HIGHER education was recently all abuzz again over the latest world university ranking. Universiti Malaya, the country’s oldest local university, leads among the locals. Many wait nervously for each ranking announcement. As they all say, such healthy competition brings out the best in universities.
Though ranking does drive universities to improve, ranking can also derail universities from their true role as the source of ideas in nation building.
Few dispute the fact that ranking does have a role. However, nowadays, many of the rankings are not evidence-based. Instead, they are perception-based. And such perception-driven ranking will not shape universities to be the champion of exemplary scholarly works.
This somewhat explains the stand taken by the government on the ranking craze. The Education Minister, for example, has always declared that ranking among the universities should not be an obsession. What is important is that universities are always investing in ways and means to continually improve, and striving to be the best.
But since such ranking has somehow generated a following among students and parents, especially among foreign students, it is rather unwise for universities to completely ignore it. The many international ranking schemes have been well promoted and marketed, hence their strong following.
However, as claimed by some top academics in the country, it is not cheap to subscribe to the schemes. There are many academics who are very critical of the growing obsession by the nation’s universities over such ranking schemes. They are of the view that such obsession can lead to a compromise on the true calling of universities.
Among the ranking schemes, many academics view the Education Ministry’s own Setara (Rating System for Malaysian Higher Education Institutions) ranking as the one that we should give priority to. Unlike most of the world rankings, Setara is evidence-based. The major criteria for judgement are not much different, but in Setara, all claims must be supported by evidence.
Universities have to produce evidence of academic quality, research achievements, international recognition, scholarly excellence and graduate employability. Therefore, unlike the perception- based schemes, Setara would provide better guidance on quality improvement. It is unfortunate that Setara is much less known than the others. It definitely needs more publicity.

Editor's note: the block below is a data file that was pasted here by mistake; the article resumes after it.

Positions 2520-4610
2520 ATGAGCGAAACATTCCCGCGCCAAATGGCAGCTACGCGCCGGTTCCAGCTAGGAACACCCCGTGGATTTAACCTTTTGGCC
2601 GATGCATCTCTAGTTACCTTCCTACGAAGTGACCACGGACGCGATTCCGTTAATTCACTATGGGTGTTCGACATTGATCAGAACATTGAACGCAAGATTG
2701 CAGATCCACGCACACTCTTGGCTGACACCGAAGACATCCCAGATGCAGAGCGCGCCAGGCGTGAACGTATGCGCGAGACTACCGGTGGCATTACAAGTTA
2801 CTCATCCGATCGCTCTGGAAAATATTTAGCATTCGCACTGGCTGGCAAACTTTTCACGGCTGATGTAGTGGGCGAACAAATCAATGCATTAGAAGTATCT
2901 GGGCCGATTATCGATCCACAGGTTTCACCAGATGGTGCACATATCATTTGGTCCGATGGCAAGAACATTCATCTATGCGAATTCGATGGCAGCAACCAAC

We need to improve the visibility of Setara both locally and internationally through better marketing. The way the other schemes are being marketed, Setara pales in comparison.
This is made worse by the fact that Malaysians generally do not see value in our own local products. We always see products from the West as better than our own. We need to change this inferiority complex. This lack of appreciation of our own is not healthy. Malaysia has produced many world-class products. There is no reason to feel inferior.
Setara is an excellent opportunity for us to show the world that we have substance. Schemes like this can effectively compete with all the other world ranking schemes. We can even make Setara world class. Using it, universities can further reinforce their true and noble agenda of becoming the nation’s source of ideas for innovation and societal progress.
The nation needs ideas to sustain the economy, to resolve the many social ills that continue to plague us, not to mention the growing environmental challenges that we face. The universities would be the right place to source such ideas.
Take the global push for sustainable development as an example. The SDGs, sustainable development goals, have all the elements of society, environment and economy. But the success of the SDGs would depend on fresh ideas for research, policy and business opportunities. This is what universities must focus on.
At home, many of our universities have included the SDGs as an integral part of their strategic plan. If all the universities can make the SDGs their major pillar of growth, then we will not be short of ideas to move the nation forward.
PROF DATUK DR AHMAD IBRAHIM
Fellow, Academy of Sciences Malaysia